The Los Angeles Times and the Washington Post lead with the arrests of nearly 60 airport workers in Miami on charges related to drug and weapons trafficking (the other papers all front this story). USA Today leads with a widening investigation of money laundering in Russia. The amounts involved may top $15 billion, and political insiders including Boris Yeltsin’s daughter could be implicated. The New York Times leads with the FBI’s backing down from their six-year denial that incendiary devices were used during the siege of the Branch Davidian compound, a story that’s fronted by the WP. The LAT, WP, and the Wall Street Journal front the capture of a high-ranking Bosnian Serb military official by the U.N. war crimes tribunal.
A two-year sting operation nabbed dozens of American Airlines ramp workers, employees of Sky Chef (a food catering service used by American), and a handful of INS and customs officials. The workers used their security clearance and free flight privileges to smuggle fake cocaine and hand grenades for undercover federal agents in 37 different incidents. The arrests may be related to last weekend’s arrests of 10 Colombians in Cali who were also using American Airlines planes to smuggle drugs. The papers suggest that American has proven particularly prone to smuggling problems because it has the most service to drug-exporting countries such as Colombia. The NYT plays up an interesting safety angle: Not only is smuggling laughably easy, it’s potentially very dangerous. Smugglers often stashed contraband close to sensitive equipment, or among the in-flight food. Authorities were tipped off to the smuggling ring when a pilot complained of weak in-flight coffee--it had been accidentally laced with heroin.
Various organized crime bosses and politicos are being scrutinized by the FBI, the Treasury Department, and other U.S. and British agencies. At least $15 million was filtered through two New York-based banks to a company owned by Semion Mogilevich, an alleged leader of Russia’s largest crime syndicate. Along with Tatyana Dyachenko, Yeltsin’s daughter and adviser, Yeltsin’s former finance ministers and a former deputy prime minister are under investigation. Interestingly, not all of the money laundered was ill-gotten, as is usually the case. In addition to revenues from prostitution and contract killings, as much as $10 billion of the money in question may have come from IMF loans.
A former senior FBI official told reporters this week that tear gas canisters used on the Branch Davidians could have started the fire that destroyed the group’s compound. Until now, the FBI has insisted that the tear gas fired at the compound had no incendiary potential. Though the FBI director and Attorney General Janet Reno have ordered a renewed inquiry into the events, they still deny that the tear gas canisters could have caused the blaze--they were fired, apparently to no effect, hours before the fire began. The WP explains why all this is coming to light now: further investigation by a documentary filmmaker and attorneys for siege victims. The filmmaker also claims to have footage demonstrating that an FBI helicopter fired on the compound, another action that has been repeatedly denied.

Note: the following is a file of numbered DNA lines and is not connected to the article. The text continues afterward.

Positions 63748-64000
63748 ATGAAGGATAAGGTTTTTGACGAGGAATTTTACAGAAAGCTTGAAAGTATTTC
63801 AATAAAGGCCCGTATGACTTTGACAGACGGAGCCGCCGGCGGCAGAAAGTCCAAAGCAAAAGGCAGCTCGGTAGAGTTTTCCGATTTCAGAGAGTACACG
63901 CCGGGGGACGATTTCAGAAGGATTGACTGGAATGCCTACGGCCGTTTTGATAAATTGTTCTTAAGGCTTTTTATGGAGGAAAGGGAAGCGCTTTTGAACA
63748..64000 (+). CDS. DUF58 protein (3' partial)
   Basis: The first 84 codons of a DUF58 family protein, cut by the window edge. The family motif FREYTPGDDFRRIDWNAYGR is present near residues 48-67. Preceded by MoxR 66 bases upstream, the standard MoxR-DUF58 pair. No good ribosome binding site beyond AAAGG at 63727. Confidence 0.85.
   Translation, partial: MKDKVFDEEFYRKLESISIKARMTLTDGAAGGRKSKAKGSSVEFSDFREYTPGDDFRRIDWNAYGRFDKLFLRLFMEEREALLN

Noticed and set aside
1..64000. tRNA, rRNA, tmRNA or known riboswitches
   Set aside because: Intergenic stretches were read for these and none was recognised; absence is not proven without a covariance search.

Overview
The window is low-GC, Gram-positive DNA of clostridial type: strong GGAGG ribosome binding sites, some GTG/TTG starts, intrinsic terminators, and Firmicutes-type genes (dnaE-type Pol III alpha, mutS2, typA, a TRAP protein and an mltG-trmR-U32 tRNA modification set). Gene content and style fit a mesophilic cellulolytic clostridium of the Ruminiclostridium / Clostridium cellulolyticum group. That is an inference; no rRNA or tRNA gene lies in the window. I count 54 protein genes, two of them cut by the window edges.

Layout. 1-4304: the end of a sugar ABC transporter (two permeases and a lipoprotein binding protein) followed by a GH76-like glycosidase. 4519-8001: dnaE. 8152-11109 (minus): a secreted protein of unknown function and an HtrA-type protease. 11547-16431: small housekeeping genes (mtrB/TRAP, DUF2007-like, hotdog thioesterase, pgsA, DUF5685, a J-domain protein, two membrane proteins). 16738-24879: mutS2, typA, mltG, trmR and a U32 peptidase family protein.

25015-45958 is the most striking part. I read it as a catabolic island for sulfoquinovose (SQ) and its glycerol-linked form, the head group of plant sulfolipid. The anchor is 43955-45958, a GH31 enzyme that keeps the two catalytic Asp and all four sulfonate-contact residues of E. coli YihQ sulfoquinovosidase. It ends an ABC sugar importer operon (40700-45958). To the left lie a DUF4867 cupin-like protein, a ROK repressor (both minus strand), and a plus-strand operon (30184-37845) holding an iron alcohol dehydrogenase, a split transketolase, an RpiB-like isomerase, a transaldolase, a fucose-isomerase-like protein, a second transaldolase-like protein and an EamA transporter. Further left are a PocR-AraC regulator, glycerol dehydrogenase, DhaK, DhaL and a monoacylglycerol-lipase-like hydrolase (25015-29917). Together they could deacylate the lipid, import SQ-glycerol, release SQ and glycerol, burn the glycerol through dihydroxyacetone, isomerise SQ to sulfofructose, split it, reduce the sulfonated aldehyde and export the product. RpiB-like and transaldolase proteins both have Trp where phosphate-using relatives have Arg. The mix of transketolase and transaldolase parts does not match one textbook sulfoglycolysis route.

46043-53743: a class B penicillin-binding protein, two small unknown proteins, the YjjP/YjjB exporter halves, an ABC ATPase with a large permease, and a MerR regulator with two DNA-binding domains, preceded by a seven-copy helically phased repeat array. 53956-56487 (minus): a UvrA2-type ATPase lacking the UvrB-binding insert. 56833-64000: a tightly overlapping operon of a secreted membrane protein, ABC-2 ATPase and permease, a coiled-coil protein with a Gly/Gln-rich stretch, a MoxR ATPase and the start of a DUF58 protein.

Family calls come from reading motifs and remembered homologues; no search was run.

General Momir Talic, the Bosnian Serb army’s chief of staff, is the highest ranking official to be seized by the war crimes tribunal. During Bosnia’s civil war, Talic was part of a Bosnian Serb "crisis staff" formed to carry out ethnic cleansing in northwestern Bosnia. Mass graves containing over 1500 Muslim and Croat corpses have been uncovered in the territories he controlled during the conflict. Thus far, 34 of the tribunal’s 67 war criminals have been apprehended. The LAT points out this irony: Talic was in Vienna to attend a conference on cooperation between Bosnian Serbs and Bosnia’s Muslim-Croat federation when he was arrested.
According to a front page NYT story, the army’s investigation of an openly gay Republican state legislator who was also in the Army Reserves has re-ignited debate over the armed forces' "don’t ask, don’t tell" policy. Steve May was "outed" in his 1996 campaign for the Arizona State Senate, but the Army investigation began only after he spoke out against antigay cuts in health care benefits. The story notes an interesting fact: Since its 1994 inception, the number of armed forces personnel discharged for homosexuality has actually increased steadily. The 1998 yearly tally (1,145 discharged) is nearly double the 1994 count. The Pentagon announced earlier this month that it will revise its guidelines for carrying out the policy.